As this week’s story by David Kipen eloquently outlines, San Francisco, the technological capital of the west, has long since been striving for more than just tech wealth and status. After making its mark as the post-war capital of the future, moneyed downtown areas like Lombard and Mission Streets displaced renters from the city’s historically working class neighborhoods like the Outer Mission and Soma (now known as SoMa), which were unable to compete in tech’s increasingly arbitrary price and class discrimination. Thus, San Francisco’s “inclusive opportunity zone,” which could temporarily exempt the city from new regressive housing taxes through 2020, will take significant funds away from those working in South and West Market.
This resentment is layered atop the overall fear of increasing income inequality that has plagued San Francisco since before 1992, when much of the infrastructure of the city-run BART system and public transportation (like Muni) were turned over to private companies that deemed themselves better equipped to manage a region that now has over 800,000 residents. Instead of replacing existing infrastructure, the city has instead privatized the complete system while passing a massive new tax on commuters for buses that compete with BART’s own long-distance routes. After further decline in revenues (not to mention unprecedented evictions), the state of California took over bus service and the city was forced to find way to fill the gaps. And so the residential building boom has finally begun, leading to skyrocketing rents and precipitating the displacement of more than 8,000 people. Those of us who lived in the city could always find something else to complain about, but now those around us are desperately trying to find something else to endure.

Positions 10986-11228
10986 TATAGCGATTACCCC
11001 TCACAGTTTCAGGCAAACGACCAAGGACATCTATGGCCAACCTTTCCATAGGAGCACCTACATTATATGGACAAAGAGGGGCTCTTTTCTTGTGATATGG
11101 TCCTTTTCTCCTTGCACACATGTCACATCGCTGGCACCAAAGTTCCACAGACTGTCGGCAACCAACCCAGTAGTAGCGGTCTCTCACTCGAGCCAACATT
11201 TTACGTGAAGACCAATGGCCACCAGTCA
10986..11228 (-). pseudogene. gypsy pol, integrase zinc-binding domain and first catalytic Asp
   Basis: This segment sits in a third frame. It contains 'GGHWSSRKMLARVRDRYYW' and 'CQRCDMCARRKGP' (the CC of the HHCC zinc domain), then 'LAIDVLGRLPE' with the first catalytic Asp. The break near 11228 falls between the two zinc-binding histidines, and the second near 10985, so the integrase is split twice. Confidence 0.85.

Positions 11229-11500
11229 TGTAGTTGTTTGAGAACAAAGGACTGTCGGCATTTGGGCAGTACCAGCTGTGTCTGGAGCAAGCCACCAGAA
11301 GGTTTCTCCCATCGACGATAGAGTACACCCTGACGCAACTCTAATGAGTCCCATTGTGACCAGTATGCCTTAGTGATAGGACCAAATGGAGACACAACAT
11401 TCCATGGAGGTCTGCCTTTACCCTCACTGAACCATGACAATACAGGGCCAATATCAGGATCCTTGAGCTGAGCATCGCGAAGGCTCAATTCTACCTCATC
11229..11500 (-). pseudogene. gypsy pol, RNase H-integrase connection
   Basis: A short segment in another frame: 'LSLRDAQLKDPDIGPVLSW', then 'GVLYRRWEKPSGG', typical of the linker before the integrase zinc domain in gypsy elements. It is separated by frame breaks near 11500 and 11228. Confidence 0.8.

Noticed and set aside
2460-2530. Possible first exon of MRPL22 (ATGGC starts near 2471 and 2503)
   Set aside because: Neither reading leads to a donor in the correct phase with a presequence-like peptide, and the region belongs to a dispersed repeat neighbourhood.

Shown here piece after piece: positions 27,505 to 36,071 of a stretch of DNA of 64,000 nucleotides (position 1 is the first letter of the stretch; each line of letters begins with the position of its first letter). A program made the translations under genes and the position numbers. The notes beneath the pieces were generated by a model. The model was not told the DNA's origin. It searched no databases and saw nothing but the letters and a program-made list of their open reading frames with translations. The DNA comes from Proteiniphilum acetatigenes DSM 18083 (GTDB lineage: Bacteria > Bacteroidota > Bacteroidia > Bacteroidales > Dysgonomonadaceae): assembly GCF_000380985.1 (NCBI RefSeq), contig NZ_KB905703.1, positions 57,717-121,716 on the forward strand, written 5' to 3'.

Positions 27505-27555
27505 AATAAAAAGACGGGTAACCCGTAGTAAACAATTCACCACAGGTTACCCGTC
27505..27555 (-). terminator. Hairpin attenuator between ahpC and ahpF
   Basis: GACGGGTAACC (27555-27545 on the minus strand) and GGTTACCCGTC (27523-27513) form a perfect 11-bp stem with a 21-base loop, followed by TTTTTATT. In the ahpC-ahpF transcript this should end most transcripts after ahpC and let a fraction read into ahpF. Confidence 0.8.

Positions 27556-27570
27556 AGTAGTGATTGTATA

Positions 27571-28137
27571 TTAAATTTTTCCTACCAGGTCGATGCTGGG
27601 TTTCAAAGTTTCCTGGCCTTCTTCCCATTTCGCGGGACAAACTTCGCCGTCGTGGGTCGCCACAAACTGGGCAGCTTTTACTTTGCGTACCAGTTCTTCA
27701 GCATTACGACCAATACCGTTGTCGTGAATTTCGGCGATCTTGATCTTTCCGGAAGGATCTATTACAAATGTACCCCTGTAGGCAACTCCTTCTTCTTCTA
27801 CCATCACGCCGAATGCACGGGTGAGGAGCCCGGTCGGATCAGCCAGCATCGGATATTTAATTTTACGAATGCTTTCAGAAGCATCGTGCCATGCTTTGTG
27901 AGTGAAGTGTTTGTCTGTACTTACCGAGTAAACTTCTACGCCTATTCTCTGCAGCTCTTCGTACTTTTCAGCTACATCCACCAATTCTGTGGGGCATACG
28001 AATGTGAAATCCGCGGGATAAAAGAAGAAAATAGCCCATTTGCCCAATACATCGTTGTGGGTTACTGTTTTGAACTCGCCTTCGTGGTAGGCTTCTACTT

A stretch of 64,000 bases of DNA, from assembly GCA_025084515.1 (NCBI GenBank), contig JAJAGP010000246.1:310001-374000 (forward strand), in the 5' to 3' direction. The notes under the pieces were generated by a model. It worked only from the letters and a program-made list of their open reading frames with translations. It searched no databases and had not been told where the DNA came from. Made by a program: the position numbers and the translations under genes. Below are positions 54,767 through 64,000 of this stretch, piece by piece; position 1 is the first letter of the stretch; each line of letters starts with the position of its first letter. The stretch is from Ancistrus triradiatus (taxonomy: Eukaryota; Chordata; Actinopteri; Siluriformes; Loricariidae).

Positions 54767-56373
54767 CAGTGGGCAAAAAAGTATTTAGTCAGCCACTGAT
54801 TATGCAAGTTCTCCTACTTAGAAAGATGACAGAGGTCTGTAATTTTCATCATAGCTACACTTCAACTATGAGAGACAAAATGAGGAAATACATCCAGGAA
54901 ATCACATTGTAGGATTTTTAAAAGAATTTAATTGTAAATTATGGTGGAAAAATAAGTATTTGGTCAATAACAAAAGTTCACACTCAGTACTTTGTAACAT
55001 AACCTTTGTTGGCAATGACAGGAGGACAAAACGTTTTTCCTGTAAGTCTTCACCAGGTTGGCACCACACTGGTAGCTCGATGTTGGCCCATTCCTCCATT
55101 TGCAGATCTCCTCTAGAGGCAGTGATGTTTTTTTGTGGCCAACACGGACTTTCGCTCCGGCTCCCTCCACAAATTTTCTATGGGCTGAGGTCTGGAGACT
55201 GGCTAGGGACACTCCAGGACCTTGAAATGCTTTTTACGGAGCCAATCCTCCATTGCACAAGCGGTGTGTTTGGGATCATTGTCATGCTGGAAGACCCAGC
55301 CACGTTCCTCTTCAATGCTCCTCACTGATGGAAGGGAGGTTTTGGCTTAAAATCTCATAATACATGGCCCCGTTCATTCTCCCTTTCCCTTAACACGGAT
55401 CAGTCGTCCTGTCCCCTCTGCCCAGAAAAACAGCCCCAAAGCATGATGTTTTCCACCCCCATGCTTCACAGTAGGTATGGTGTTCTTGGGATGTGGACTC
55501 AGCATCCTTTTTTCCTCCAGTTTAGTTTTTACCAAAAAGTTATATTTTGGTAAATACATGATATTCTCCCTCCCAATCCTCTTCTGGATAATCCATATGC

And this is all at the ripe age of 46 in what a Pew Research Center survey recently described as “a fairly stagnant economy that leaves many workers without big enough paychecks to thrive.” The number of people living in poverty in San Francisco has increased from 14 percent to 17 percent.
Which brings us back to that sinking feeling you’ve always had in your stomach that, if only you had some of the money you’re talking about, maybe you wouldn’t have to be in the ghettos these days.